The development of halal tourism will be shaped by the under 40s

A growing population of young, tech-savvy Muslim travelers will impact the development of halal tourism in years to come, noted the eighth edition of the Mastercard-CrescentRating Global Muslim Travel (GMTI) 2022 report, released on June 1.

The world’s Muslim population will increase from 2 billion in 2022, or 25% of the world’s population, to 2.3 billion in 2030, or 27% of the world’s population.

A growing population of young, tech-savvy Muslim travelers will impact the development of halal tourism in the years to come

Fleshing out the findings, Fazal Bahardeen, Founder and CEO of CrescentRating and HalalTrip, said: “The population under 40 will grow from 1.46 billion in 2022 to 1.6 billion by 2030, while the key group 20-25 year olds will grow from 165 million today to 181 million by 2030. This means that we will have a very young and dynamic demographic that will impact the travel and tourism industry.

The industry will need to pay particular attention to Gen Z travelers, Millennials and women who are identified as the most influential influencers in the development of Halal tourism.

The report noted that millennials in general are well-educated, tech-savvy, and often spend more time and effort conducting in-depth travel research. Muslim Millennials, in particular, are adopting travel patterns characterized by accessibility, affordability and authenticity.

Gen Z individuals are down-to-earth and curious, and Gen Z Muslim travelers prioritize adaptability, authenticity, affordability, and accessibility in their travel decisions.

Unlike other generations, the lack of Muslim-friendly facilities does not deter Gen Z travelers from visiting a particular destination. Instead, they adapt their needs to their environment, such as turning to vegetarian meals or instant meals when halal food options are lacking.

Female travelers are now one of the fastest growing segments for general tourism and Muslim travel, accounting for 45% of Muslim arrivals globally. Noting that female Muslim travelers were already a segment to watch before the pandemic, Fazal said many are independent and favor solo travel.

Meanwhile, forecasting the development of halal tourism, the GMTI 2022 report projects that the number of Muslim travelers will reach 140 million in 2023 and return to pre-Covid 2019 levels of 160 million in 2024.

“Before the pandemic, we expected Muslim visitor arrivals to reach 230 million by 2026. Given the situation we have had for the past two years, we now estimate that this figure will not be reached until 2028, with an estimated expenditure of US$225 billion,” Fazal said.

In the 2022 GMTI ranking, which rates destinations on their Halal tourism development efforts based on nearly 50 data points such as visa requirements, stakeholder awareness and meeting basic needs of Muslims, Malaysia, Indonesia and Saudi Arabia topped the top 20 ranking.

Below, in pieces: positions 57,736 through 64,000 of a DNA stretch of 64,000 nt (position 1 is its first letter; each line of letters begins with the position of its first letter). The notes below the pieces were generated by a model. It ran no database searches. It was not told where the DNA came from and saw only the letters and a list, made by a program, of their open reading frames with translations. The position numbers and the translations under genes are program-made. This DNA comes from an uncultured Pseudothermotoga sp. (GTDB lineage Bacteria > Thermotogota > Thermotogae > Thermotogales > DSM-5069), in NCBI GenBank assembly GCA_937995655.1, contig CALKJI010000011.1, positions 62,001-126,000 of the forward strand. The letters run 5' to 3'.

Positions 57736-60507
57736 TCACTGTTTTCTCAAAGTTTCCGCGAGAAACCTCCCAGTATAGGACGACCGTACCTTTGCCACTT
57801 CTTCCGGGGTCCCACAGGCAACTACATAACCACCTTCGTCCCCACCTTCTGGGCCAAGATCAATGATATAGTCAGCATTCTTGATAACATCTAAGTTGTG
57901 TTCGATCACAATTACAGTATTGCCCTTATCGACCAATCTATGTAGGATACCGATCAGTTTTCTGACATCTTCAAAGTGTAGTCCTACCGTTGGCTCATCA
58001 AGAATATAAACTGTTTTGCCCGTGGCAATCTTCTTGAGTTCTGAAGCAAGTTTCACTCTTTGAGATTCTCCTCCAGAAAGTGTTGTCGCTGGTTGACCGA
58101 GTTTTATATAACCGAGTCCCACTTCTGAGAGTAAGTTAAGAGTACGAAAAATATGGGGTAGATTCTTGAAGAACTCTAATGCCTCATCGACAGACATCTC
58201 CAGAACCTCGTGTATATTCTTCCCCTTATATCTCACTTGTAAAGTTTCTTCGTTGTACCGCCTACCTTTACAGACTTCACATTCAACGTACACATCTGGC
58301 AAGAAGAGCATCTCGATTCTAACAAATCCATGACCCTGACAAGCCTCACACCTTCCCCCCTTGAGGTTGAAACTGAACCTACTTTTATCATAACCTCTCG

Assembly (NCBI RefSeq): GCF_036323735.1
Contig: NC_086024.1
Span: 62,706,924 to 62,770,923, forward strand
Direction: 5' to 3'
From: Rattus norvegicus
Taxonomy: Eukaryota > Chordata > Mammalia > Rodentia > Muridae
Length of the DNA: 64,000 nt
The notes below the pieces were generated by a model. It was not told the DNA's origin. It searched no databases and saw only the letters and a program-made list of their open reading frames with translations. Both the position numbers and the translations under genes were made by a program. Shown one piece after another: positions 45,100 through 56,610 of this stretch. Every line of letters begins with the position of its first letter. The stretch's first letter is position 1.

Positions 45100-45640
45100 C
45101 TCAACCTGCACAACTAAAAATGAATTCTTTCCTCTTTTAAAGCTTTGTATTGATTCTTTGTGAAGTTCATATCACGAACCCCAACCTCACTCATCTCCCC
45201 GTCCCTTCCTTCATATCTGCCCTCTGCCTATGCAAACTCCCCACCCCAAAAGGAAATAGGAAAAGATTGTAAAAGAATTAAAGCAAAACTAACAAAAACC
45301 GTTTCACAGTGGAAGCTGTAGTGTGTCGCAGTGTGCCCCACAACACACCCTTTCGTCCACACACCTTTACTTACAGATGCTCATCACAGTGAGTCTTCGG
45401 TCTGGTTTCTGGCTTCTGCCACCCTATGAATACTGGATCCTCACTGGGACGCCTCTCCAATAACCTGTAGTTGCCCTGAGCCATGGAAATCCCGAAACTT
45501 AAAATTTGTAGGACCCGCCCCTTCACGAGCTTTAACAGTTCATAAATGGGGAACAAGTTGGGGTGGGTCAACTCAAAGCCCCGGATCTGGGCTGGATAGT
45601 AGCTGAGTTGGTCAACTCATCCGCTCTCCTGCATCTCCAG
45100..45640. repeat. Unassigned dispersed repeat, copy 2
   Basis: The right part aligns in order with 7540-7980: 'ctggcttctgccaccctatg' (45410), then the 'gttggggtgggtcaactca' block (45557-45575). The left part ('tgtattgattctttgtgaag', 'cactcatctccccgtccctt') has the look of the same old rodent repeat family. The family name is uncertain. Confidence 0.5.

Malaysia retains pole position from 2021, while Indonesia moves up from fourth place last year. Indonesia shares second place with Saudi Arabia and Turkey, which ranked third and fourth respectively in 2021.

Singapore continues to be the only non-OIC (Organization of Islamic Cooperation) country to feature in the top 20.

In a video address, Malaysian Minister of Tourism, Arts and Culture Nancy Shukri said the prospects for halal travel are bright for Malaysia and the government and stakeholders will continue to encourage Muslim tourists to choose Malaysia.

She said that through the Islamic Tourism Center (ITC), an agency under the Ministry of Tourism, Arts and Culture, Malaysia is striving to do better in helping Muslim travelers fulfill their religious obligations during of their travels. ITC provides training and capacity building, research, and the development of standards and certifications to ensure that industry players understand the needs of Muslim travelers and are ready to bring value to this segment.

When asked what is most lacking in non-OIC destinations seeking to attract Muslim travellers, Fazal highlighted destination marketing.

“In general, non-OIC destinations can do a lot more to communicate their welcome and preparedness to Muslim travellers,” he said. XXL Asia.

It identified Taiwan as a non-OIC destination that has been “very successful” in communicating halal-friendly features, with a press release issued almost every two weeks on new efforts to welcome Muslim travellers.

Singapore leads the pack among non-OIC destinations for “having made immense efforts to provide services that accommodate Muslim travellers”. The city-state’s proximity and understanding to neighboring OIC countries, Malaysia and Indonesia, also helps position Singapore in a strong position to welcome Muslim travellers.


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